By Chaneé Patterson and Mechelle Hankerson
Capital News Service
RICHMOND – Hundreds of citizens gathered at Virginia Commonwealth University last week for a demonstration in honor of Trayvon Martin, the Florida teenager whose killing has prompted a national debate over guns and self-defense laws.
The 17-year-old was shot and killed by a self-appointed neighborhood watchman, George Zimmerman, in Sanford, Fla., on Feb. 26.
Zimmerman said he shot Martin in self-defense during a scuffle after he chased the youth through the gated community where Zimmerman lived and where Martin was staying with his father’s girlfriend. Zimmerman has not been arrested or charged in the shooting.
Thousands of people across the country have demanded justice in Martin’s case, with demonstrations taking place in Sanford, the teen’s hometown, and big cities like Chicago and Washington, as well as in Richmond.
Breonca and Brittni Trofort, twin sisters who attend VCU, said they were prompted to help organize the campus event because of their own experiences in their hometown, Miami.
“We have faced different times where we have been followed [and] we have been questioned,” Breonca Trofort said.
Brittni Trofort agreed: “I’m not going to say that I’d expect it to happen all the time, but the fact is that it did happen. I wasn’t surprised at all.”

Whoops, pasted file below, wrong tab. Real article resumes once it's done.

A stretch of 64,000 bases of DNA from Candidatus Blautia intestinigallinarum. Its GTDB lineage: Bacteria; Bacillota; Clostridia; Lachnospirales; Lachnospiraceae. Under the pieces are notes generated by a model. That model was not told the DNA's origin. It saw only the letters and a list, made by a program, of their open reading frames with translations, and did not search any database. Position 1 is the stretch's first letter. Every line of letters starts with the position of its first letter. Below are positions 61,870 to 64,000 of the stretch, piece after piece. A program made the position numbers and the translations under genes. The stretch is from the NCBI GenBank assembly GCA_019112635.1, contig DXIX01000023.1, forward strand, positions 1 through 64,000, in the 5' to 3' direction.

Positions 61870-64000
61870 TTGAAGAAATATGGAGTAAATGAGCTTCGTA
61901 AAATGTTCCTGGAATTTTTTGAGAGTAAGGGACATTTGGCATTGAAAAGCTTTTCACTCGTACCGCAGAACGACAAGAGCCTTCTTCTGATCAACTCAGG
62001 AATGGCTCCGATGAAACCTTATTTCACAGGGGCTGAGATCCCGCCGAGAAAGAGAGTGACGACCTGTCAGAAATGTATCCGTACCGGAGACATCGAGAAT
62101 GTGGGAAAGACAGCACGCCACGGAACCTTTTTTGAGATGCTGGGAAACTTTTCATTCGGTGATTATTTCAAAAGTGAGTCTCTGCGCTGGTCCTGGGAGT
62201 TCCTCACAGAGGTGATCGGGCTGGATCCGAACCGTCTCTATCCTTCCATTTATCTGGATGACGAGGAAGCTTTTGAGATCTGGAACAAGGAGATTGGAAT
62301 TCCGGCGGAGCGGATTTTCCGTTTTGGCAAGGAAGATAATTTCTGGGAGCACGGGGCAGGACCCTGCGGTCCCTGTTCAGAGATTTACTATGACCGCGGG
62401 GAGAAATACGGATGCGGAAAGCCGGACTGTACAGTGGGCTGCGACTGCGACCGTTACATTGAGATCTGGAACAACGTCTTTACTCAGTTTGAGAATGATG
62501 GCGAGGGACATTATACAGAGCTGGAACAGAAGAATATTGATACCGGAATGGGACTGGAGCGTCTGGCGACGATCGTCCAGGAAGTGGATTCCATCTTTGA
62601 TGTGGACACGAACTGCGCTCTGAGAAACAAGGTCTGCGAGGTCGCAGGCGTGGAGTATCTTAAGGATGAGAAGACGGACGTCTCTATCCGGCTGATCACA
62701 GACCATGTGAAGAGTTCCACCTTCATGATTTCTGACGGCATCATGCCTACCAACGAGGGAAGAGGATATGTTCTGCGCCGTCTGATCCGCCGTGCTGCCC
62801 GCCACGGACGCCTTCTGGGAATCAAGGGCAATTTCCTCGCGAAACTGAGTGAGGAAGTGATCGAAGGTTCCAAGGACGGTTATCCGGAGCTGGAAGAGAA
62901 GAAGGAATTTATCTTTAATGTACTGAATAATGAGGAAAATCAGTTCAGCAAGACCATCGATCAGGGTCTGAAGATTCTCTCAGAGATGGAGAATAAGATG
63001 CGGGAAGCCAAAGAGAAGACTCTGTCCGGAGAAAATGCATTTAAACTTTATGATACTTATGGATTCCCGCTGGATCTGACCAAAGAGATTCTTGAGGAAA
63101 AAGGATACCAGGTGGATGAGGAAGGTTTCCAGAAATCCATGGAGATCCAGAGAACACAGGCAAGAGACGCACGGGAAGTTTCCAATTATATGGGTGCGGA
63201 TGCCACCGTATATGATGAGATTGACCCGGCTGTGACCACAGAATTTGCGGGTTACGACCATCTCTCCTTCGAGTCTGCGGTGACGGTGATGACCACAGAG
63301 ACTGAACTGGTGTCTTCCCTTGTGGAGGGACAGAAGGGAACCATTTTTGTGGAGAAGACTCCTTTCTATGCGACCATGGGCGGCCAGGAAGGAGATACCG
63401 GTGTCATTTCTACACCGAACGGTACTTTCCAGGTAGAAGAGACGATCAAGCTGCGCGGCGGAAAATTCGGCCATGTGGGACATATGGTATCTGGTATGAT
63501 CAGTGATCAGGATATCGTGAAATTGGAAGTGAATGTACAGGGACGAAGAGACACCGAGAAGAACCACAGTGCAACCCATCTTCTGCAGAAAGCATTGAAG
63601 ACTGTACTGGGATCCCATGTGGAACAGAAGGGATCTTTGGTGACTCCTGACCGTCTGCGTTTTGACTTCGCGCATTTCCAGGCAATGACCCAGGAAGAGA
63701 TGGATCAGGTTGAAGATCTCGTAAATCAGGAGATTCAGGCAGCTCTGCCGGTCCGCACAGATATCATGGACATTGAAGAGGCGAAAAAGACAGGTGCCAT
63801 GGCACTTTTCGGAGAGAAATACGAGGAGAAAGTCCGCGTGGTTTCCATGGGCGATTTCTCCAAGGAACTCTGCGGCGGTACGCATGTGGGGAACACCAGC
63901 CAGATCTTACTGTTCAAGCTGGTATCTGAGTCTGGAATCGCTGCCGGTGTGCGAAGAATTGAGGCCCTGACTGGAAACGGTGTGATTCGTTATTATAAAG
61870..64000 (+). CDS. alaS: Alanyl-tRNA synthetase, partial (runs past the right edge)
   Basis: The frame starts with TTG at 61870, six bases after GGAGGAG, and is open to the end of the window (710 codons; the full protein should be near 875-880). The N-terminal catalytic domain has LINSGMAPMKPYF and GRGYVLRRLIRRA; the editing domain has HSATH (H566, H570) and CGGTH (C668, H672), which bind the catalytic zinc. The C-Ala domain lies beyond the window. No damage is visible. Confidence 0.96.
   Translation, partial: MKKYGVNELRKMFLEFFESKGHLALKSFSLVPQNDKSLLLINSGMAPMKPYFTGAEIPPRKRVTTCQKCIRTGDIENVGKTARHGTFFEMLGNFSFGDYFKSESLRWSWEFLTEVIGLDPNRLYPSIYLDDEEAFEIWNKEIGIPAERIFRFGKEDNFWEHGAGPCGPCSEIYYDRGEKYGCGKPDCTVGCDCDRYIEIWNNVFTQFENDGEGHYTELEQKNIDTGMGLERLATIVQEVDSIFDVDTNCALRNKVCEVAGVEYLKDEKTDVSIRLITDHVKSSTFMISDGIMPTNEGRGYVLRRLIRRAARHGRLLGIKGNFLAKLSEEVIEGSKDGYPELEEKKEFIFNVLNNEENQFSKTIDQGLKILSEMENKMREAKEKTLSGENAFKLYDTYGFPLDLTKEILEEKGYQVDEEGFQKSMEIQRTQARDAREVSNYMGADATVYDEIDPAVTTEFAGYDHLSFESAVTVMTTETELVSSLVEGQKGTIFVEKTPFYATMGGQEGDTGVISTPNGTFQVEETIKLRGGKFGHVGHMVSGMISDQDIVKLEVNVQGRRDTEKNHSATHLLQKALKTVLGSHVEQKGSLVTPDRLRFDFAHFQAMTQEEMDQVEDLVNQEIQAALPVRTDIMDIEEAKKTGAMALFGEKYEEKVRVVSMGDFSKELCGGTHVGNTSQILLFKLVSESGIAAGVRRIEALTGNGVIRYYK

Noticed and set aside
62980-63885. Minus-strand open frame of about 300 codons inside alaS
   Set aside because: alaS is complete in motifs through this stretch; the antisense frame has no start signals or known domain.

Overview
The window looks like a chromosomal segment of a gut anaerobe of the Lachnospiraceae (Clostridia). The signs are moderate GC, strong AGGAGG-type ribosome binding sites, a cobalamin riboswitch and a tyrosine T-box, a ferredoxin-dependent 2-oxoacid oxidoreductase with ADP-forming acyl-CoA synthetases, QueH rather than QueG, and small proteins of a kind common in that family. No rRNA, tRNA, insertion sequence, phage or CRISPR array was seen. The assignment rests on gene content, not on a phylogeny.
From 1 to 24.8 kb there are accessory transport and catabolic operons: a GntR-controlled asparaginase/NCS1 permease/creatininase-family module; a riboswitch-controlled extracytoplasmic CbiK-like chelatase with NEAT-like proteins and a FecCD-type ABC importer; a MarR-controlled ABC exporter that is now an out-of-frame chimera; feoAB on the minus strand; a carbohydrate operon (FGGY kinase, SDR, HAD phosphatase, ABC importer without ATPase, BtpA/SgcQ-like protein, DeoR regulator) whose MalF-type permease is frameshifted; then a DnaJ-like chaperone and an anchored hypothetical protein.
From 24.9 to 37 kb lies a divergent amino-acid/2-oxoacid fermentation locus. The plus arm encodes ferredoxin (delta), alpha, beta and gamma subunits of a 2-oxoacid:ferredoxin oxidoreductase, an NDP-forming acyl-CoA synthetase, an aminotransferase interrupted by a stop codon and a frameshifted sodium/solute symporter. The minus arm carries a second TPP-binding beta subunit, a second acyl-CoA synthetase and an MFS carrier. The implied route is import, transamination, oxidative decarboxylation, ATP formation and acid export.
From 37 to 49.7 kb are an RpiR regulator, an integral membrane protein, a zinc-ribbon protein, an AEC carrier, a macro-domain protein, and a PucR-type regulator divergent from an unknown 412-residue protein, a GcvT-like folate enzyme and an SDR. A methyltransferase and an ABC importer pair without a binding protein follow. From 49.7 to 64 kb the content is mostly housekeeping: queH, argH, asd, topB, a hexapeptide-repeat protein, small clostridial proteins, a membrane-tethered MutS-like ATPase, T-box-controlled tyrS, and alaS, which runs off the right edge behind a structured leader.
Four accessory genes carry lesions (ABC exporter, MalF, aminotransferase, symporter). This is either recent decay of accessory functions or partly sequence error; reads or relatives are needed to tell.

Demonstrators gathered in the Commons Plaza on VCU’s Monroe Park campus wearing hoodies and holding “weapons” – Skittles and iced tea. That’s what Martin was wearing and carrying when he was shot.
Miracle Allums, one of the student organizers, said they planned to send the empty bags of Skittles and iced tea to the Sanford police with a note saying, “We surrender our weapons.”
In the national media, some commentators have raised racial overtones in the case: Martin was African American; Zimmerman is Hispanic.
Speakers at the VCU rally said that although race may have been a factor, the case is more about legal issues.
“We can say, ‘That could’ve been my brother, could’ve been my sister,’ ” said Jerry Solomon, another organizer. “But racial profiling [and] racial injustice happens to every culture.”
The demonstration featured speakers from a previous vigil that the Virginia Defenders for Freedom, Justice and Equality held at the Richmond Burial Ground in Shockoe Bottom.
Phil Wilayto, a leader of the Defenders group, asked the crowd, “How much is a life worth?”
“We need to hold the people to account [that are] in support of the ‘Stand Your Ground’ laws,” Wilayto said.
Under the “Stand Your Ground” laws in Florida and 23 other states, people can use deadly force if they believe they are being threatened with “great bodily harm.”
“What we would really like is for the laws in Florida to be reassessed,” Allums said. “It sets a precedent for other states to follow.”
In Virginia, a similar law, better known as the Castle Doctrine, was introduced in the General Assembly. The House and Senate each passed a version of the legislation, but the measure failed because lawmakers couldn’t reach agreement on the exact wording.
Ray Tademy, a social psychologist and adjunct instructor at VCU, emceed the demonstration. He said the Martin case should prompt a re-examination of “Stand Your Ground” laws.
“To look at it from the perspective of race is a distraction – a red herring – and taking the eye off the ball,” Tademy said. “The reason this is a case is because of a law that allowed an individual to literally kill someone else, not be prosecuted and go home.”
This article was published by such CNS clients as Emporia News and The Commonwealth Times.